[UPDATE/Jason Bramwell] The Telegraph reported this past weekend that Deloitte UK gave its former diversity and inclusion chief, Dimple Agarwal, around £8 million last year after an internal investigation cleared her of bullying staff. Reports began to surface overseas on March 4, 2021, that she had resigned from Deloitte following the bullying accusations against her. (See original version of this article below.)
According to The Telegraph:
Complaints were received that Ms Agarwal was aggressive towards staff on calls and in emails and that she demanded they work long hours, with calls before dawn and late at night.
Before her resignation, Ms Agarwal spearheaded the accounting giant’s drive on diversity and inclusion, including campaigns on parental leave, mental wellbeing and ethnic and gender equality.
An investigation into the complaints against Ms Agarwal resulted in no findings of bullying. City sources said that Ms Agarwal had received severance pay of between £7m and £8m.
In a post on LinkedIn last month, Agarwal wrote that the situation at Deloitte was an “unexpected vicious attempt to take my life apart. It did. Only for a year though as I wouldn’t give them more control of what was to happen to me.” She also claimed she experienced racism and sexism at Deloitte. “I write this only because I know many of you have and are experiencing racism and sexism. I went through the worst form – worst because I didn’t experience it (or didn’t pay attention to it) for many years so it landed in a very cold and sharp way…from people I trusted. I stumbled but I picked myself up with a strong belief in myself, a conviction that gave me strength and courage to expose the truth – with the help of many…friends, family, lawyers, doctors. I stood as one…against many, against power.”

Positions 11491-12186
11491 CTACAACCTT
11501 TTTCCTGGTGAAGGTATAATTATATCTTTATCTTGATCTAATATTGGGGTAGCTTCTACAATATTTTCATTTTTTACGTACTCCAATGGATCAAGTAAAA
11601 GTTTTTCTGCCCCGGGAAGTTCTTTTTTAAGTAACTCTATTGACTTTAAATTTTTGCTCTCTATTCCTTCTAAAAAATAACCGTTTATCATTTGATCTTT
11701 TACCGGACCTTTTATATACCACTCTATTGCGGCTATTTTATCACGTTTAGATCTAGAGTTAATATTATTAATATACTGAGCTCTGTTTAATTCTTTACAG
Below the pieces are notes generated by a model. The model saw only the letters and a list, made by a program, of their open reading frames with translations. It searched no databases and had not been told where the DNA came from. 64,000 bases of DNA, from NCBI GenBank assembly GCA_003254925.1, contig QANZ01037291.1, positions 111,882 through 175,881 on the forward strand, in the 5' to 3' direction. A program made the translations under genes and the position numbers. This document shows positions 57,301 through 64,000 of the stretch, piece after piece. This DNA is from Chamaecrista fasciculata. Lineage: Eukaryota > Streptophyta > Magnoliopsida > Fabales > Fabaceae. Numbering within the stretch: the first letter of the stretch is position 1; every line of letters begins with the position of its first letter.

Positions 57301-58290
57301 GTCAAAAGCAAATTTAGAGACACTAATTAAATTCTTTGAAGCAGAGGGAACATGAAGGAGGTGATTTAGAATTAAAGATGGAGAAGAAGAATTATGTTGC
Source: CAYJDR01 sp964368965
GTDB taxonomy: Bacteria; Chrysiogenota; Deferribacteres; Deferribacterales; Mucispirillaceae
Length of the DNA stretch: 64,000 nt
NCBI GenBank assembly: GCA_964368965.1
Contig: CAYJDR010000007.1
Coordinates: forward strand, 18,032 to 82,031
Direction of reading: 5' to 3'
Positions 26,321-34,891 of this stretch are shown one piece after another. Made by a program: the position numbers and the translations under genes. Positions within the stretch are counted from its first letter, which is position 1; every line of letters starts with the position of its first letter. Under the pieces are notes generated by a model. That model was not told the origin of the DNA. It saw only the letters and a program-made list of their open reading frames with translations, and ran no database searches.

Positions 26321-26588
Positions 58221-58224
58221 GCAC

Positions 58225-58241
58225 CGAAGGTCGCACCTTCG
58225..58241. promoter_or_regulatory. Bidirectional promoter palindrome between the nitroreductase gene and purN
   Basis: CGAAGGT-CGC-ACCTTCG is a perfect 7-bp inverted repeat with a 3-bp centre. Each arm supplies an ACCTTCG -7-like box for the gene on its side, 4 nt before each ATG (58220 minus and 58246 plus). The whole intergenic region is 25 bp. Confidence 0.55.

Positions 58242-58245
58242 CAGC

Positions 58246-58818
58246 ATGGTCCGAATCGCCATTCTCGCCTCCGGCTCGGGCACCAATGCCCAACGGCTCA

Here is her full LinkedIn post:
Today is the first anniversary of an unexpected vicious attempt to take my life apart. It did. Only for a year though as I wouldn’t give them more control of what was to happen to me.
I write this only because I know many of you have and are experiencing racism and sexism. I went through the worst form – worst because I didn’t experience it (or didn’t pay attention to it) for many years so it landed in a very cold and sharp way…from people I trusted. I stumbled but I picked myself up with a strong belief in myself, a conviction that gave me strength and courage to expose the truth – with the help of many…friends, family, lawyers, doctors. I stood as one…against many, against power.